And, Friedman said, his own role at the helm of Skirball’s board is somewhat atypical, in that he hasn’t had to do much fundraising — “Uri is a magician,” he said. Nevertheless, speaking to the Journal from the home in Encino where he and his wife have lived since 1960, Friedman did tout one particular fundraising statistic: 40 percent of the money raised for the Skirball has come from non-Jews.
“The next question is,” Friedman said, not waiting to see whether his interlocutor would ask the follow-up, “Why are they interested in giving to the Skirball?”
“Because the Jewish experience in America is the paradigm for America itself,” Friedman answered his own question. “And we have thousands of kids who go through that place every year, and they see the American excitement about the American experience — a very Jewish excitement about the American experience — and it turns them on, and they begin to be excited about their own immigrant American experience.”
Though Friedman’s own parents were not immigrants, all four of his grandparents were, and he grew up knowing he was “part of an immigrant generation” at a time when “most Americans could say that.” His father’s parents, originally from Romania, settled in Peoria, Ill.; his maternal grandfather came from Austria; his grandmother from Russia, and their Orthodox family made its home in Chicago, where his parents met and married and where Friedman was born in 1928.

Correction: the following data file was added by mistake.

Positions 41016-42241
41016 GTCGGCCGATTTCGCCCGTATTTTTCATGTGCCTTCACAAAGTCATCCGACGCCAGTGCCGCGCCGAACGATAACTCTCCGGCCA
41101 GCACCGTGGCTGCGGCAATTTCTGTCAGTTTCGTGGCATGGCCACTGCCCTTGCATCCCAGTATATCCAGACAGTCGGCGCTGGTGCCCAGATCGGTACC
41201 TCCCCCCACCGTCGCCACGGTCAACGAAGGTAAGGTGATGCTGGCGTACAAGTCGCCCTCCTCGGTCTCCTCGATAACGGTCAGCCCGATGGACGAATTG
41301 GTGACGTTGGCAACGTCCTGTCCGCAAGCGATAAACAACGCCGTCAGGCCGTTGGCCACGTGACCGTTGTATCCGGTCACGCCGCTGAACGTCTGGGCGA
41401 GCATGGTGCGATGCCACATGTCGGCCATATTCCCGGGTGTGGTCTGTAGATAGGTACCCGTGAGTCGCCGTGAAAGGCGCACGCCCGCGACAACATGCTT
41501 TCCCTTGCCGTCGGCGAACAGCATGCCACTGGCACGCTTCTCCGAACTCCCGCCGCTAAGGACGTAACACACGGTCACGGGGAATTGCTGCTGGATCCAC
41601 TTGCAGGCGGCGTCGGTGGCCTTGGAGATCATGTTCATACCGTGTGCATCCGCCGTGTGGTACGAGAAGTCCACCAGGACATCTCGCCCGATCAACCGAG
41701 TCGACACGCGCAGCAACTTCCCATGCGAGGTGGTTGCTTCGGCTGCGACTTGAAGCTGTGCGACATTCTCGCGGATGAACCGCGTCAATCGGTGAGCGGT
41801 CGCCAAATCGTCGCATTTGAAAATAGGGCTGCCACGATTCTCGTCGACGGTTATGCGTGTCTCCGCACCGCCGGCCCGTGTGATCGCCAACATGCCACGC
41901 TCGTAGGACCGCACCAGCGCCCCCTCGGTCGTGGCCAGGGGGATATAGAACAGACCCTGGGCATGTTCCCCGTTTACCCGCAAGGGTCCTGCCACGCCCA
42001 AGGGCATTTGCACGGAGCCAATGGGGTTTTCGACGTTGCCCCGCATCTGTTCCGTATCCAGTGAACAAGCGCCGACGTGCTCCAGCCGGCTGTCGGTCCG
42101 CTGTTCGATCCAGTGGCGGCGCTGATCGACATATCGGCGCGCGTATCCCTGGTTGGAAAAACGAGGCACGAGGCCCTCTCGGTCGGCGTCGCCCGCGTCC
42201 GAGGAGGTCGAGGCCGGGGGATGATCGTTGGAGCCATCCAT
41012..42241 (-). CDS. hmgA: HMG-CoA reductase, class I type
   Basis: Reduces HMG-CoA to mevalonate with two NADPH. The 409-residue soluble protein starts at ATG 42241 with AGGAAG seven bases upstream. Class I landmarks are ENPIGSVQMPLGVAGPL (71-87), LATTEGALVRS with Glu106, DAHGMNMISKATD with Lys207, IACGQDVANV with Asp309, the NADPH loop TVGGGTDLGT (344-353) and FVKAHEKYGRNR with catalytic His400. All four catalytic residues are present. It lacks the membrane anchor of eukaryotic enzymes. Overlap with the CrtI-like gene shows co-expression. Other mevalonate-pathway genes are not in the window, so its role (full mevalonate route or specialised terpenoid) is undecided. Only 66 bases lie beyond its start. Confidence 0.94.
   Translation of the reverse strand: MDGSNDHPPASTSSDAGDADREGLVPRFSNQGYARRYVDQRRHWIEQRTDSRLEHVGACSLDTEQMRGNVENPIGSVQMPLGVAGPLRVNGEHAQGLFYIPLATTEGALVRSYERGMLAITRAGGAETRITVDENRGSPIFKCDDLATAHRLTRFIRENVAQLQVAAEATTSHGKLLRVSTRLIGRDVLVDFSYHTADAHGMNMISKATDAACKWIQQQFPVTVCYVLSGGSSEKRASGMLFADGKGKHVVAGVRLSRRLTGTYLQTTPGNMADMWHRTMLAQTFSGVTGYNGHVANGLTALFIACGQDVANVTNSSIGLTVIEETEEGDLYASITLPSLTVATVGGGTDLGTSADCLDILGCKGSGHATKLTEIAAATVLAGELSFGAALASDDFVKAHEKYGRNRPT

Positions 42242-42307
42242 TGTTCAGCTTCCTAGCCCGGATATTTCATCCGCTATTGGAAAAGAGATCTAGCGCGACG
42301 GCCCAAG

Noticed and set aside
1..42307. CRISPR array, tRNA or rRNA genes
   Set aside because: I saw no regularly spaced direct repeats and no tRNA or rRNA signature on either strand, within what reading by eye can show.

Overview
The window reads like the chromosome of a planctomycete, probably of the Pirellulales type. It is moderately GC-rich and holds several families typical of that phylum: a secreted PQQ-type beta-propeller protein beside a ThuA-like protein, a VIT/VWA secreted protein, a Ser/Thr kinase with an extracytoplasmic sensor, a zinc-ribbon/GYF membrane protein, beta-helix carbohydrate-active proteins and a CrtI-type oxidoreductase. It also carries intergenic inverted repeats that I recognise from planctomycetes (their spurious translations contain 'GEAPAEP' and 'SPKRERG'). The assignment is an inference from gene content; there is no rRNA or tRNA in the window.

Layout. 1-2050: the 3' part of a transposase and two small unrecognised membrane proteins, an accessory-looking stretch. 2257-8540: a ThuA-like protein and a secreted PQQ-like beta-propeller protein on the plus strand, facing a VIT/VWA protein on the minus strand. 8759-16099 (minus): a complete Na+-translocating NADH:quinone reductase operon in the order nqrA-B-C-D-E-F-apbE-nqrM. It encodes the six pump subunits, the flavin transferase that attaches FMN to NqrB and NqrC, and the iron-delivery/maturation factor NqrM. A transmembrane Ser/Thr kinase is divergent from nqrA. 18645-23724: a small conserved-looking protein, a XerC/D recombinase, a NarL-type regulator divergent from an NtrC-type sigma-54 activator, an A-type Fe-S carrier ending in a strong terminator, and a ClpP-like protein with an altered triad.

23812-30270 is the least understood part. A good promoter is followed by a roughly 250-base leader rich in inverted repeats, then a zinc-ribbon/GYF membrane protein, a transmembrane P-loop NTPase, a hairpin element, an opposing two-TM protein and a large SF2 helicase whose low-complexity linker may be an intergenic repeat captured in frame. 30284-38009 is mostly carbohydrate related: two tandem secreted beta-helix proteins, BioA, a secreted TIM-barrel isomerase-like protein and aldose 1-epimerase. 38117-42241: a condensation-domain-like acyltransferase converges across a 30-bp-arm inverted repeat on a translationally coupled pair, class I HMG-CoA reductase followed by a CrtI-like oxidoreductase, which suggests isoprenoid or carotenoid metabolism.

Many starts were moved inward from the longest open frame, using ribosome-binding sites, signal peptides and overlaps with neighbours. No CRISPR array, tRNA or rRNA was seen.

During the Depression, in pursuit of jobs for Friedman’s father, the family moved first to Springfield, Ill., then Lincoln, Neb., and when a job in the advertising department of an Oklahoma City newspaper opened up, they moved again.
“Then he heard about this defunct Jewish magazine,” Friedman said. The year was 1931; the magazine was called the Southwest Jewish Chronicle. “For $100, he bought it.”
The Chronicle may not have been a venue for great journalism, but it served to connect disparate Jewish communities throughout the hinterlands of the United States with news of weddings, bar mitzvahs, High Holy Days sermons and obituaries. His father “sold some advertising,” but Friedman said that his mother “really put the paper out. She knew all the rabbis throughout the Southwest.” Friedman’s parents published the paper until the end of their lives, and the proceeds from the paper were enough to put their two kids through college.